They must have kept the mold from yesterday because the weather this morning was just as nice. The critters, on the other hand, were done with their little “welcome home” display, and they were back to their usual shy and skittish selves. That’s fine with me, though, because finding them is at least half the fun.
This first critter tipped me off with its distinctive call, which I am not sure I’ve ever heard before. It sounds quite similar to the sparrow hawk in South Holland, however, so I had an inkling when I heard it. Sure enough, it was a Cooper’s hawk, and I do hope it finds who it was looking for. Plus, get a load of all the jewelry it’s sporting! We’ve seen a band on an eagle before, but Cooper here has two!
The great blue herons are huge, and they don’t have a lot of places to hide, so if they’ve come to fish, I can usually find them. Here are the two I saw today. One with the frilly neck feathers,
and one without.
Instead, the exciting sight today was a completely new bird for us. When I first spotted it hanging out on the river with a few mallards, I thought it might be a young male blue-winged teal, whom we see often enough and who sport a white vertical stripe down the front of their face..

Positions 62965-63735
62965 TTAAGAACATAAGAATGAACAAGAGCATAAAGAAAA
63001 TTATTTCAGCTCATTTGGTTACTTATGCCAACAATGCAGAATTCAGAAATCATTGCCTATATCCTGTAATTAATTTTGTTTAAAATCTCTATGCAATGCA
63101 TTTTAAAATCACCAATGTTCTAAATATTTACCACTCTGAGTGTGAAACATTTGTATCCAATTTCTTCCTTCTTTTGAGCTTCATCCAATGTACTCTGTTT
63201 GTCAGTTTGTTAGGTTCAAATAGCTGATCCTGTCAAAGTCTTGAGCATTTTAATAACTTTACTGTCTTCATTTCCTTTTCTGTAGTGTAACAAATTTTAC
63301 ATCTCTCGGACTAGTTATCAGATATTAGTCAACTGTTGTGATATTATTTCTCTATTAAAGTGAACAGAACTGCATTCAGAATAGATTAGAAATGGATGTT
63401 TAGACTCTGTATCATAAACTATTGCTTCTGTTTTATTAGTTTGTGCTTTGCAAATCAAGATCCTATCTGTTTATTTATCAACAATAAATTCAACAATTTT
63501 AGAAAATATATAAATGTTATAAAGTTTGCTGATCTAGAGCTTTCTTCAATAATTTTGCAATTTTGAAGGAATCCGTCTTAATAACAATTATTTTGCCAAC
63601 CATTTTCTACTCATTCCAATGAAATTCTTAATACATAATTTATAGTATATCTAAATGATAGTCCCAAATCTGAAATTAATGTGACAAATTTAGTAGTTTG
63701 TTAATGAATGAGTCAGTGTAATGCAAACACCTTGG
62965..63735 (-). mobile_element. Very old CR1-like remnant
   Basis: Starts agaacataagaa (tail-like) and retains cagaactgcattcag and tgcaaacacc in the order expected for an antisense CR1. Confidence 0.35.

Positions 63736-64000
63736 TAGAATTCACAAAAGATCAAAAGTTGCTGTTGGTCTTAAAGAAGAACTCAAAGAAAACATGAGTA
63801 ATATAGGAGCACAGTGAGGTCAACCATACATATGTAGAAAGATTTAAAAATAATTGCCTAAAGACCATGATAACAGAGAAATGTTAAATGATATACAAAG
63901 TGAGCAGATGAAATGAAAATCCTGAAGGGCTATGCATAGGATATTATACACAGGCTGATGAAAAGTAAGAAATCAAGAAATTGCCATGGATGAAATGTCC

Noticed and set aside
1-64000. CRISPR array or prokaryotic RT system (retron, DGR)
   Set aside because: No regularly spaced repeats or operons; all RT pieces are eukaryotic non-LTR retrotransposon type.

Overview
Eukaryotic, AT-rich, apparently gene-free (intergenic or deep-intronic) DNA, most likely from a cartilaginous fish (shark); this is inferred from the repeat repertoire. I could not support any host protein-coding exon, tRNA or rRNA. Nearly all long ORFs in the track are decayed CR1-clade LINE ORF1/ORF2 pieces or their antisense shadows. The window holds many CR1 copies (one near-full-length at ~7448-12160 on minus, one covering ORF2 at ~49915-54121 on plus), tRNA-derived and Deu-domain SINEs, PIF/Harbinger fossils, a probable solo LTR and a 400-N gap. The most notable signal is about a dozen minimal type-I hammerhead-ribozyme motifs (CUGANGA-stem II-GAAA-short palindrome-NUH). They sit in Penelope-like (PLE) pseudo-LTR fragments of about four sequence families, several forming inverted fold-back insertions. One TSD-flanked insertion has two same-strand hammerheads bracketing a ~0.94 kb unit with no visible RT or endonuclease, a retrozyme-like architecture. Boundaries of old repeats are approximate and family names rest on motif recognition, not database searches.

It was small, as a teal, too, but the body feathers looked more like those of a scaup, whom we have seen, but less so than the teals.
Well, it is neither a teal, nor a scaup. Please give a warm, Estabrook-Park welcome to our first ring-necked duck (Aythya collaris), a female! She is a diving duck, as she demonstrated a few times this morning, and “of all the diving duck species, the Ring-necked Duck is most likely to drop into small ponds during migration.” She is probably on her way from breeding grounds, which start in northern Wisconsin and extend all the way to Hudson Bay, to wintering grounds that start in Tennessee and extend to the Gulf of Mexico.
I can’t believe that I still get to see new critters. After all that excitement, this poor raccoon didn’t even bother getting out of bed.
And this handsome buck just took off across the soccer fields.
There were a few other little birds, but let’s save those for a rainy day.